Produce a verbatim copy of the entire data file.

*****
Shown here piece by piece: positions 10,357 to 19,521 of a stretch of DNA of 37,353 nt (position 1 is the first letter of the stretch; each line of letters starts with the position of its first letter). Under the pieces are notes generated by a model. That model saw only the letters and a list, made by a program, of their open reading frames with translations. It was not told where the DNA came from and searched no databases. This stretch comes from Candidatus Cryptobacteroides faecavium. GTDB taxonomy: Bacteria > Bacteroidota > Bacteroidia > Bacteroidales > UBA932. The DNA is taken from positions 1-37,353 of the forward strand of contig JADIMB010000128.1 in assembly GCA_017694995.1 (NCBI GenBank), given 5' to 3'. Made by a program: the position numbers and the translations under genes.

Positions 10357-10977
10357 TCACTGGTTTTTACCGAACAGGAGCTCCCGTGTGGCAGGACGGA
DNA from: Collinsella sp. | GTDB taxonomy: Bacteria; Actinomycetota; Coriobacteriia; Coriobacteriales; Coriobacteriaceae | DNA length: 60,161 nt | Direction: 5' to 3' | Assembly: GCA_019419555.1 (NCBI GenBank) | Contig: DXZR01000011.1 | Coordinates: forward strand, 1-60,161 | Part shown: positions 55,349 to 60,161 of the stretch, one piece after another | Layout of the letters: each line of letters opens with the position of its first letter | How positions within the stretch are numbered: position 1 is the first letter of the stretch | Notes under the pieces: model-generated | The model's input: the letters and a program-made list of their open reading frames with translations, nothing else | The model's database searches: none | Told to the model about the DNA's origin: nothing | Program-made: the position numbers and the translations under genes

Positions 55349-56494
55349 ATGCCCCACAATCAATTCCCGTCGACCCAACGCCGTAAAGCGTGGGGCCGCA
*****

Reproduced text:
Shown here piece by piece: positions 10,357 to 19,521 of a stretch of DNA of 37,353 nt (position 1 is the first letter of the stretch; each line of letters starts with the position of its first letter). Under the pieces are notes generated by a model. That model saw only the letters and a list, made by a program, of their open reading frames with translations. It was not told where the DNA came from and searched no databases. This stretch comes from Candidatus Cryptobacteroides faecavium. GTDB taxonomy: Bacteria > Bacteroidota > Bacteroidia > Bacteroidales > UBA932. The DNA is taken from positions 1-37,353 of the forward strand of contig JADIMB010000128.1 in assembly GCA_017694995.1 (NCBI GenBank), given 5' to 3'. Made by a program: the position numbers and the translations under genes.

Positions 10357-10977
10357 TCACTGGTTTTTACCGAACAGGAGCTCCCGTGTGGCAGGACGGA
DNA from: Collinsella sp. | GTDB taxonomy: Bacteria; Actinomycetota; Coriobacteriia; Coriobacteriales; Coriobacteriaceae | DNA length: 60,161 nt | Direction: 5' to 3' | Assembly: GCA_019419555.1 (NCBI GenBank) | Contig: DXZR01000011.1 | Coordinates: forward strand, 1-60,161 | Part shown: positions 55,349 to 60,161 of the stretch, one piece after another | Layout of the letters: each line of letters opens with the position of its first letter | How positions within the stretch are numbered: position 1 is the first letter of the stretch | Notes under the pieces: model-generated | The model's input: the letters and a program-made list of their open reading frames with translations, nothing else | The model's database searches: none | Told to the model about the DNA's origin: nothing | Program-made: the position numbers and the translations under genes

Positions 55349-56494
55349 ATGCCCCACAATCAATTCCCGTCGACCCAACGCCGTAAAGCGTGGGGCCGCA